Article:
Keeping time

This week I had some spare time to finally deal with some things that should have been dealt with a long time ago. Things like checking my backup and performing a restore, tuning various things in my Home Automation system, and all those other things you can’t (or don’t want) to spend time on too much, but that still have to be done sometime. One of those things is time synchronization; keeping all the machines running with the same time.

One of the worst performing virtual machines regarding time synchronization is my CentOS based firewall. I started using this firewall by converting a VMWare virtual appliance to Hyper-V with the vmdk2vhd tool and it has been running flawless ever since – but with 1 irritating issue: time keeping. 2 seconds per minute is a lot! And it looked like the issue got worse when I switched from Windows Server 2008 to 2008R2 in March of this year. Let’s fix this!

I’m neither a Linux nor a Windows expert – I like to think I used to be in the days where Windows 2000 and Linux distro’s like FC3 were considered up-to-date, but since then I gradually lost track of things, primarily due to the fact that I wasn’t spending enough time with these OSes anymore. I found other hobbys ;-). vi is a nightmare for me (on Linux I prefer joe, a Wordstar-like editor), just like I have a big dislike of the recent versions of Windows Explorer – on the other hand, I do know how to configure and use Apache, IIS, Postfix, MySQL and MS SQL Server and such.

So now I had to dig into something fuzzy as time synchronization: NTP, peers, offset, jitter, delays… OMG, why doesn’t it just work like it is supposed to? Well, it seemed the NTP server running on my firewall gave up on syncing very quickly because of the very large time shift of 2 seconds per minute, so I had to find a way to correct that and help the NTP server a bit. And as it happens quite often, I Googled for a solution to my problem and hey, I’m not the only one experiencing this, what a surprise!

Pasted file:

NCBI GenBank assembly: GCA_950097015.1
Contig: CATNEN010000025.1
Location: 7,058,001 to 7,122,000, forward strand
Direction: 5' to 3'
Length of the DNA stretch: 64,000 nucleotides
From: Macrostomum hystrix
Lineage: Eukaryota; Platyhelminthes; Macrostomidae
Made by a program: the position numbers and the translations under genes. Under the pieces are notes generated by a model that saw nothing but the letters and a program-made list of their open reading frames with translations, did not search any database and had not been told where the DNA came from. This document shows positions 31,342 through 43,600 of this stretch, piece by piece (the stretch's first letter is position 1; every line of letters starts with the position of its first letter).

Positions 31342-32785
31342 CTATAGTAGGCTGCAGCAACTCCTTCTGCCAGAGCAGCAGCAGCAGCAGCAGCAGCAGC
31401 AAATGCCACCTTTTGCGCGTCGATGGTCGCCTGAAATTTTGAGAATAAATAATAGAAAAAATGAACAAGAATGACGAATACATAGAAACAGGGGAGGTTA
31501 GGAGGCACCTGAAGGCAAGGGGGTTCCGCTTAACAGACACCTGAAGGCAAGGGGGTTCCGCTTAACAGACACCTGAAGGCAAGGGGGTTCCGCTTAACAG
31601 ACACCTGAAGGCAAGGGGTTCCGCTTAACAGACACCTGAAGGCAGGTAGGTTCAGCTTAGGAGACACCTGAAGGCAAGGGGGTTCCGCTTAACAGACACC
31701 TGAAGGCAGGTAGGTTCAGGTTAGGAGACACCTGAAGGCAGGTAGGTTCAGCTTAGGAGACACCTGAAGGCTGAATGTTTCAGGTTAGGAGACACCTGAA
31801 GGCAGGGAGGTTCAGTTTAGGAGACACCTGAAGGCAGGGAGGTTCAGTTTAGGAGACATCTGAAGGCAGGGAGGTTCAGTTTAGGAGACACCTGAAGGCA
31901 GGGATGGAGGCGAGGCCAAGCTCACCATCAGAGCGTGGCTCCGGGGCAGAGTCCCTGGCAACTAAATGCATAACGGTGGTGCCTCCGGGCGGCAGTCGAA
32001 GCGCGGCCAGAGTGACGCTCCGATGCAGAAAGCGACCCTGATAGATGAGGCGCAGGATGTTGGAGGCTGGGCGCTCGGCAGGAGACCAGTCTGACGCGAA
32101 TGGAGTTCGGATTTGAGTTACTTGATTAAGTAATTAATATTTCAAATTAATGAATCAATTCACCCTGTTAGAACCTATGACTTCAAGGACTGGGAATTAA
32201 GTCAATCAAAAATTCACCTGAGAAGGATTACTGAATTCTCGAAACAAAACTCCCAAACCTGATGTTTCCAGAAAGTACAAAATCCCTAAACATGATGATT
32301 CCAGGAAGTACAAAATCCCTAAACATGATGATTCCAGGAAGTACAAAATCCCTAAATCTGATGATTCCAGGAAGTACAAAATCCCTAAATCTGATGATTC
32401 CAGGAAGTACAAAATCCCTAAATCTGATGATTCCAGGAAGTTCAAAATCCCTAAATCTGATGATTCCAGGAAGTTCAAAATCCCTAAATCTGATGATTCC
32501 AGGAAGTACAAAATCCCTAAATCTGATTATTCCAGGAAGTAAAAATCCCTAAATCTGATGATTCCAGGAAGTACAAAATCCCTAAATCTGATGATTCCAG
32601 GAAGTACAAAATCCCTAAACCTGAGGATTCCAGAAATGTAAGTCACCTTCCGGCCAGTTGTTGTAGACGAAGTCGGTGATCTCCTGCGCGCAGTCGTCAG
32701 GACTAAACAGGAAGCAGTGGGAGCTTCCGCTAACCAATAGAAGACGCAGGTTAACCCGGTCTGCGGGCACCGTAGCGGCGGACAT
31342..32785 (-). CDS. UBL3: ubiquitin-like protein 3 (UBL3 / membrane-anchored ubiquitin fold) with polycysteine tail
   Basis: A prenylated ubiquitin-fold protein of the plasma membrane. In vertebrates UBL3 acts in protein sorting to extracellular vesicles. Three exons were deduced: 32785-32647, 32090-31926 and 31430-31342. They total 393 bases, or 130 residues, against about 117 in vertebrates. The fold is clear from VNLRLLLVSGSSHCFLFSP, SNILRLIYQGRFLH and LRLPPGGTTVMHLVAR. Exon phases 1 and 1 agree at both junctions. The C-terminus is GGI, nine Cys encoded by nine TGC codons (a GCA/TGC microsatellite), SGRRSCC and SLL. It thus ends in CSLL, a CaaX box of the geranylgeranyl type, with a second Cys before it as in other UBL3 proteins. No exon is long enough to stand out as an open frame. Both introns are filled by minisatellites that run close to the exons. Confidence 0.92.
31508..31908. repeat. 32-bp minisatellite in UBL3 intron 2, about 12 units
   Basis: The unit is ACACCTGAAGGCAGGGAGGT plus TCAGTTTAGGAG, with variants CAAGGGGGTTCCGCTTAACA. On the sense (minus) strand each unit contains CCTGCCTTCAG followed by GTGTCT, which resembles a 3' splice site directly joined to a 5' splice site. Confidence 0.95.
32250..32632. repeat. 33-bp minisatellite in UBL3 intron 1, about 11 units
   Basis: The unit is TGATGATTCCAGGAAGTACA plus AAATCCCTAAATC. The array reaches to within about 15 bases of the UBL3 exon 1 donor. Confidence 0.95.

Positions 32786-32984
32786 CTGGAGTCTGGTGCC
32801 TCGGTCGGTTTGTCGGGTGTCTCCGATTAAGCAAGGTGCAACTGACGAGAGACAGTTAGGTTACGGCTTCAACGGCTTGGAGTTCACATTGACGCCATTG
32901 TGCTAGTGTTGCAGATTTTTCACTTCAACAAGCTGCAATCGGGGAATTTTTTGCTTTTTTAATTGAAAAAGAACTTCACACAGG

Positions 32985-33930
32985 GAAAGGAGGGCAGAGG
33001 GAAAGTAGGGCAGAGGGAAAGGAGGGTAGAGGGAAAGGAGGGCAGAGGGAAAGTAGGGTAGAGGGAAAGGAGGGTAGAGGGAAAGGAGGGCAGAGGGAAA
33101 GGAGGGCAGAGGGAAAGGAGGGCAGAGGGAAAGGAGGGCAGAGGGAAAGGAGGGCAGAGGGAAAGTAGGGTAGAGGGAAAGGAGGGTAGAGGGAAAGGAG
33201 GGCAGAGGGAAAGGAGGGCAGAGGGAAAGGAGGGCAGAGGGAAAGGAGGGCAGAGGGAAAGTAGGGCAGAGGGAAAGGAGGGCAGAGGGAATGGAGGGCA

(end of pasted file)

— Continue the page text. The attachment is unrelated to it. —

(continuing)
Even the exact combination of Host OS and guest OS that I am using is mentioned a lot, like here for example. After reading some more pages regarding this issue it seemed I only had to do some small adjustments here and there and my NTP server would be fine:

  • Disabling Time Synchronization in the Hyper-V Integration Services;
  • Add the parameters “notsc divider=10” to the kernel line in grub.conf;
  • Add “tinker panic 0” as first line in ntp.conf;
  • Remove the lines “server 127.127.1.0” and “fudge 127.127.1.0 stratum 10” from ntp.conf;
  • Restart the VM.
According to the experts, this should do the trick and it did; like clockwork!
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2 Responses to Keeping time

  1. Rene says:

    Just use ntpdate and cron to schedule it once an hour!

    • I know, I’ve got another Linux VM doing just that, but when I did a reboot of this CentOS firewall the ntp service came right back even when I disabled it with chkconfig etc.
      It looked like “something” restored a default configuration at startup and I didn’t want to mess with that, possibly messing up other things as well…

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